Says Mitt Romney was clear that he "would not provide government assistance to the U.S. auto companies, even if they went through bankruptcy."
Barack Obama on Monday, October 22nd, 2012 in the final debate
Obama says Romney opposed any government help to rescue carmakers
The recovery of the American auto industry offers proof of the old saw that success has a thousand fathers while failure is an orphan.
Mitt Romney has said that President Barack Obama followed the plan Romney laid out in 2008. For his part, Obama has said Romney would have let General Motors and Chrysler fend for themselves as they went through bankruptcy.
In their final debate before the election, Obama repeated his charge against Romney.
"You keep on trying to, you know, airbrush history here," Obama said."You were very clear that you would not provide government assistance to the U.S. auto companies, even if they went through bankruptcy. You said that they could get it in the private marketplace."
In a spirited back and forth, Romney insisted the president was wrong.
"I said that we would provide guarantees," Romney said. "That was what was able to allow these companies to go through bankruptcy, to come out of bankruptcy. Under no circumstances would I do anything other than to help this industry get on its feet."
In this fact-check, we’ll examine Obama’s charge that Romney would not provide government assistance to the car companies, even if they went through bankruptcy.
Early in 2008, Romney said in a speech to the Detroit Economic Club that, "I am not open to a bailout, but I am open to a workout. Washington should not be a benefactor, but it can and must be a partner."
Later that year, Romney wrote a now well-known New York Times op-ed called "Let Detroit go bankrupt."
Both men encouraged voters to look at that. We did, and here is what Romney wrote:
"The federal government should provide guarantees for post-bankruptcy financing and assure car buyers that their warranties are not at risk."
Romney’s campaign said this referred to the government providing a guarantee to private lenders who stepped in to keep the carmakers running while they went through bankruptcy. Such a guarantee would have drawn in private lenders even at a moment when conventional credit markets were frozen.
In bankruptcies, it is not uncommon to allow companies to continue to operate because this gives the creditors the best shot at getting more of their money back. By definition, a bankrupt business is short on money, and in order to make payroll and pay suppliers, there is something called debtor-in-possession or DIP financing.
But Romney did not speak of DIP financing directly. We asked Laura Beth Bartell, a bankruptcy law professor at Wayne State Law School, if the term he did use, "post-bankruptcy financing," would mean the same thing.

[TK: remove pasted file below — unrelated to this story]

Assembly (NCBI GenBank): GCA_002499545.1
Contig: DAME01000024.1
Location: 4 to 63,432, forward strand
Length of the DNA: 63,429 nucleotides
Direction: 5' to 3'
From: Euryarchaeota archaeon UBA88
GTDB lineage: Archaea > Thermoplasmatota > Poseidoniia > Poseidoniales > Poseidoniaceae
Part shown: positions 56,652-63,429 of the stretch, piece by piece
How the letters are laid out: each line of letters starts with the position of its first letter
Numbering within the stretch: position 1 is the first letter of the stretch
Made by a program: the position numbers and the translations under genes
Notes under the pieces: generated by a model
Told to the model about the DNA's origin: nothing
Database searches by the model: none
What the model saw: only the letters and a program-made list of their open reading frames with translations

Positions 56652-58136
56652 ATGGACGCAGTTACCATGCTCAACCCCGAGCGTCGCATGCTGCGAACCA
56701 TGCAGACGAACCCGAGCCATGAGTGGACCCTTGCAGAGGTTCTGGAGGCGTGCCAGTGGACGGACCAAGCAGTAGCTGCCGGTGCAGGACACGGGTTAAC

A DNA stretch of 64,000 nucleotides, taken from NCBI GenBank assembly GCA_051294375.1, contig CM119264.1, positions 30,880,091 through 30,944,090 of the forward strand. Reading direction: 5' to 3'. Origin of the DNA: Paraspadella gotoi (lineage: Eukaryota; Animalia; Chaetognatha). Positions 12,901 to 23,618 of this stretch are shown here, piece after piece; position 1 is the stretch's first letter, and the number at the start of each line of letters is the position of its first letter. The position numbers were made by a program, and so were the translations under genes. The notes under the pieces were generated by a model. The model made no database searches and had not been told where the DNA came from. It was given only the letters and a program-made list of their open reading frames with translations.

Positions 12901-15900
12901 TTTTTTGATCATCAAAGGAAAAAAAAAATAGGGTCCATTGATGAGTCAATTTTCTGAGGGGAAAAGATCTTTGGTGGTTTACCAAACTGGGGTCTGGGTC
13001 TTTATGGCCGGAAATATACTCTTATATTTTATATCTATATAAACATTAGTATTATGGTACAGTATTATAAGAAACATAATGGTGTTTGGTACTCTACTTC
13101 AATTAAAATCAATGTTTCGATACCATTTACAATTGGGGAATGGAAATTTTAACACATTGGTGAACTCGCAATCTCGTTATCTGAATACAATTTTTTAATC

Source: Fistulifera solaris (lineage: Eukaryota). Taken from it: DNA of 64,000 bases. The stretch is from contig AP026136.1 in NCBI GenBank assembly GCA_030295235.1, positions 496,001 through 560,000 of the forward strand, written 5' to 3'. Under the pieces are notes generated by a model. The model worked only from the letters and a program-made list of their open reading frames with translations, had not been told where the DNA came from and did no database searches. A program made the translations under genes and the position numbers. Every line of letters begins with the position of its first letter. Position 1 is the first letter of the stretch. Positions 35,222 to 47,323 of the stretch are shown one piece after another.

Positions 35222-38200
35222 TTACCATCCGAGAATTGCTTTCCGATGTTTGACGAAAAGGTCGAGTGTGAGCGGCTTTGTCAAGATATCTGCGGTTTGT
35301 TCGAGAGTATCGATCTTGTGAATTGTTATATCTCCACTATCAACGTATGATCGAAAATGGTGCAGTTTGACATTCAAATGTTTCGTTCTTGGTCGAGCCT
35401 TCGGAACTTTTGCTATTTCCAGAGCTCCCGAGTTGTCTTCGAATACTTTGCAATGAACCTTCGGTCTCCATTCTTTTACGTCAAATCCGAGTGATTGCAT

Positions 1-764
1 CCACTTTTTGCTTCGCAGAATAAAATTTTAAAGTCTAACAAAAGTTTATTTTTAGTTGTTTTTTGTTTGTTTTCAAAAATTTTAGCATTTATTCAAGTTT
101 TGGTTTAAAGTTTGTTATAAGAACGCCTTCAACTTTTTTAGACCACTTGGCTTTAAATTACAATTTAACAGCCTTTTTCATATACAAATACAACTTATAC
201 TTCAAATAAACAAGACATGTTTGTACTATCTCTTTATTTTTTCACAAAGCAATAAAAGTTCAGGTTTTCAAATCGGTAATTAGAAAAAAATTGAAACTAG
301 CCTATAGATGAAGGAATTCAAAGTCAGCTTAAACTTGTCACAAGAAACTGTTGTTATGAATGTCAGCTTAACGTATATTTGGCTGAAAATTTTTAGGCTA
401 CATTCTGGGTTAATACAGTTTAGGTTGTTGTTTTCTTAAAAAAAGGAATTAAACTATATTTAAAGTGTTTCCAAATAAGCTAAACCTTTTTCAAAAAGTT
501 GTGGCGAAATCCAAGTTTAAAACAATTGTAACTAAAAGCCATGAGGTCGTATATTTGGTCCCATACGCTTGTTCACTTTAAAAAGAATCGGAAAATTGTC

"I can’t read Romney’s mind as to what he meant when he used the phrase," Bartell said. "But most bankruptcy lawyers would interpret ‘post-bankruptcy financing’ to refer to DIP financing."
However, Romney’s term "post-bankruptcy financing" has been used in a different sense as well. Sometimes it means the financing a company receives once the bankruptcy is completed. (For example, a 2007 article in CFO with the headline "Delta receives post-bankruptcy financing" described a multibillion dollar package for the troubled airline that took effect after the company was out of bankruptcy.)
Steve Rattner, the former auto bailout chief in the Obama administration and a vocal critic of Romney, said Romney was using the term in this second sense - the longer-term loans that sustain a business after it exits bankruptcy.
"He was referring to the practice on Wall Street of providing ‘exit financing’ to companies coming out of bankruptcy," Rattner said. "But because there was not DIP financing available, the companies would have never come out."
Bartell disagreed. She said the term can have both meanings but noted that Romney was writing about a managed bankruptcy.
"I cannot imagine why he would be discussing the ability of the car companies to get financing after they emerged from bankruptcy when all the talk at the time was about their ability to get financing to allow them to operate during a bankruptcy."
Total certainty of Romney’s intent may be elusive. John Pottow, a bankruptcy law professor at the University of Michigan Law School, said the term was used loosely in the op-ed.
"I'm not sure what it meant because the logical thing is for it to mean DIP financing," Pottow said. "But the contextual thing means exit financing, because he's implying we shouldn't do anything during bankruptcy, only after bankruptcy."
We asked the Romney campaign for any comments the governor made in 2008 that would clarify his meaning. The staff said they did not know of any.
Romney’s op-ed deals almost entirely with how GM and Chrysler ought to function after restructuring. He said almost nothing about the process of bringing the companies to that point -- some nine words out of more than 800. This adds to the uncertainty surrounding his intent.
Obama said Romney would not provide government assistance to the car companies, even if they went through bankruptcy.
Romney’s term "post-bankruptcy financing" can have two meanings. It can refer to money used during bankruptcy and money used right afterwards. The distinction has great practical significance in this case, because without the loans in the middle of a bankruptcy, there might be no automakers to lend to on the other side.
We can't know for sure which meaning Romney had in mind. However, Obama made a strong assertion. He said Romney would offer no government aid even if the carmakers went through bankruptcy.
Romney’s words were vague and quite limited in number but he did speak of a government guarantee, and that would be the case whether he meant for loans during or after bankruptcy.
We rate Obama's statement Mostly False.